Strategic Calculation and International Socialization: Membership Incentives, Party Constellations, and Sustained Compliance in Central and Eastern Europe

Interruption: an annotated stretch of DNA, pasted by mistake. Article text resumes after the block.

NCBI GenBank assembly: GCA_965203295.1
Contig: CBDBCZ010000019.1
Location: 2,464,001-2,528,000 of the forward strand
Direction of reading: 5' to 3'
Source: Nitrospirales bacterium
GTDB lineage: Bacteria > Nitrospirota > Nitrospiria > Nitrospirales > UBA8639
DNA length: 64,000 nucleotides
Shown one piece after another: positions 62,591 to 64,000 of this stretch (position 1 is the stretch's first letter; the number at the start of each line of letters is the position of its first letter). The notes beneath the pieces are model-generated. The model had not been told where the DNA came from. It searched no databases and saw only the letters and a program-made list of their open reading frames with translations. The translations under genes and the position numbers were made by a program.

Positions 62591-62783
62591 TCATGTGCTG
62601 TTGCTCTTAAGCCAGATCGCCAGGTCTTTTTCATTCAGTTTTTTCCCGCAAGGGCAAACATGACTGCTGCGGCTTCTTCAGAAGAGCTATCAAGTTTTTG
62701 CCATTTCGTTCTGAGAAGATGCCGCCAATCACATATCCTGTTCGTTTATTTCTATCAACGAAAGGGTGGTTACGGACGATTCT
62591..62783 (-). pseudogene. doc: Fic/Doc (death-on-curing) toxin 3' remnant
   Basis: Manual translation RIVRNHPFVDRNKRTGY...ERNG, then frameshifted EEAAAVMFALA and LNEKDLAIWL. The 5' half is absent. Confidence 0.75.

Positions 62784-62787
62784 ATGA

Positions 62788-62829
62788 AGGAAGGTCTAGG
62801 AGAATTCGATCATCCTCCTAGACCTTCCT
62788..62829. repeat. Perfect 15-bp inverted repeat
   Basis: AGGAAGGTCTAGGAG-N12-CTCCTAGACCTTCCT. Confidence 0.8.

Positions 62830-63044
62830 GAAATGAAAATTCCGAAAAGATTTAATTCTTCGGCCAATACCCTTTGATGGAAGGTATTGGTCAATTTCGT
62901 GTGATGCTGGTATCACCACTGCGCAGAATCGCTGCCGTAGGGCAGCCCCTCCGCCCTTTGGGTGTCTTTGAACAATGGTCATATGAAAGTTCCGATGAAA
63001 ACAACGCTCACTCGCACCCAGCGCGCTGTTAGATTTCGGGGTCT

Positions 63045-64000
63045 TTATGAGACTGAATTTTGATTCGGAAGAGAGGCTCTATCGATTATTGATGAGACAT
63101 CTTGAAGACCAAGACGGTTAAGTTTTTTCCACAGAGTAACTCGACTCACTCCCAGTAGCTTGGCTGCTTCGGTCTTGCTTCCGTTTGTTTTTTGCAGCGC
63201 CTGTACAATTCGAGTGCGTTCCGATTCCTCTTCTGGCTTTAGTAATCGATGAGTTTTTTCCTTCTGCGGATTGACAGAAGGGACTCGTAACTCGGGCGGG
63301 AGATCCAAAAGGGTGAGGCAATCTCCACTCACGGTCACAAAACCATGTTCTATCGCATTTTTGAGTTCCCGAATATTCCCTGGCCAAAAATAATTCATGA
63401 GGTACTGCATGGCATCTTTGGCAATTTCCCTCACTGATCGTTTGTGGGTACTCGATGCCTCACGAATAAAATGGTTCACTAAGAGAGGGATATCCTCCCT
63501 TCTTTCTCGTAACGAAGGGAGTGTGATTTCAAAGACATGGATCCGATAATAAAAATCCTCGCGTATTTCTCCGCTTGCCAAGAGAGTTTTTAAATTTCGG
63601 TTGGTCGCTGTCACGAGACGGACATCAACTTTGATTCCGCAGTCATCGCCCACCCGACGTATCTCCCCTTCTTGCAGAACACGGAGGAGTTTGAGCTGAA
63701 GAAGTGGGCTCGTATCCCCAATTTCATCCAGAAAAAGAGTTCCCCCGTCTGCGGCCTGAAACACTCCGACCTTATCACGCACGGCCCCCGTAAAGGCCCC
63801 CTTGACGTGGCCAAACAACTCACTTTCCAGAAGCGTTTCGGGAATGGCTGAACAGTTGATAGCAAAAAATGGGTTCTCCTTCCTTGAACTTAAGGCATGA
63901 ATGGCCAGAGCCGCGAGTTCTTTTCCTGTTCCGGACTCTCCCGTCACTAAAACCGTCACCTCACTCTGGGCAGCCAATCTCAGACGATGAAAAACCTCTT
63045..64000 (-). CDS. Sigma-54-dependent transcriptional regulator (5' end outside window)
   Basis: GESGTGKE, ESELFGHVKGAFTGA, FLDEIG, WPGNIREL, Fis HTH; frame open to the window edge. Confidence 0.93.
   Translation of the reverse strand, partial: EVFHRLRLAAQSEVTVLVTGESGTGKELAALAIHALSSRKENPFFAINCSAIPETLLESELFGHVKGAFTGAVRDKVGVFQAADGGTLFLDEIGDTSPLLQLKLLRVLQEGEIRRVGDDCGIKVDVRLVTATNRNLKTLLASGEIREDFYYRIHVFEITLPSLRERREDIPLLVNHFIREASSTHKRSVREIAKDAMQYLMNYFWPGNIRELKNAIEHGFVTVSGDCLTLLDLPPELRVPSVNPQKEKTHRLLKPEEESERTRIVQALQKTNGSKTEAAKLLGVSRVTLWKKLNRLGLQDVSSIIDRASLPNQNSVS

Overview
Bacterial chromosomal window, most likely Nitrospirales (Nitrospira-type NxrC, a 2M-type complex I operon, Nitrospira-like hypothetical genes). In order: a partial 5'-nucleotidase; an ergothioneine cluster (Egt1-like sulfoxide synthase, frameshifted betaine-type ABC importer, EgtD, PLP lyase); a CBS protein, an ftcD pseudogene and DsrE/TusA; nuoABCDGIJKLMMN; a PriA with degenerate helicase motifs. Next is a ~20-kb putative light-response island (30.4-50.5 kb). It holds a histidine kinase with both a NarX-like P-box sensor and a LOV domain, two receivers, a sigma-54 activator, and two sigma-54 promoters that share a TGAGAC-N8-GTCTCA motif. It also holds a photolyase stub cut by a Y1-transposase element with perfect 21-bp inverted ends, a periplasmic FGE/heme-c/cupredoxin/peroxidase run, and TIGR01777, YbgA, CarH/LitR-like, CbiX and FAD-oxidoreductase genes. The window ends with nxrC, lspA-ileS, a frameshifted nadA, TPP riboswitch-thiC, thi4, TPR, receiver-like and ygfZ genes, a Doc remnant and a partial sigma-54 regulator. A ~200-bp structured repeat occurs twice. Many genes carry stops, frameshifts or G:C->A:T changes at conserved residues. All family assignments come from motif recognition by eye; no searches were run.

The article uses a rationalist approach to explain the socialization of Central and Eastern Europe to liberal international human rights and democracy norms. According to this approach, socialization consists in a process of reinforcement, and its effectiveness depends on the balance between the international and domestic costs and benefits of compliance over an extended period of time. I claim that EU and NATO accession conditionality has been a necessary condition of sustained compliance in those countries of Central and Eastern Europe that violated liberal norms initially. The pathways and long-term outcomes of international socialization, however, vary with the constellations of major parties in the target states. Whereas conditionality has been effective with liberal and mixed party constellations, it has failed to produce sustained compliance in anti-liberal regimes. In the empirical part of the article, I substantiate these propositions with data on the development of liberal democracy in Central and Eastern Europe and case studies on Slovakia and Latvia.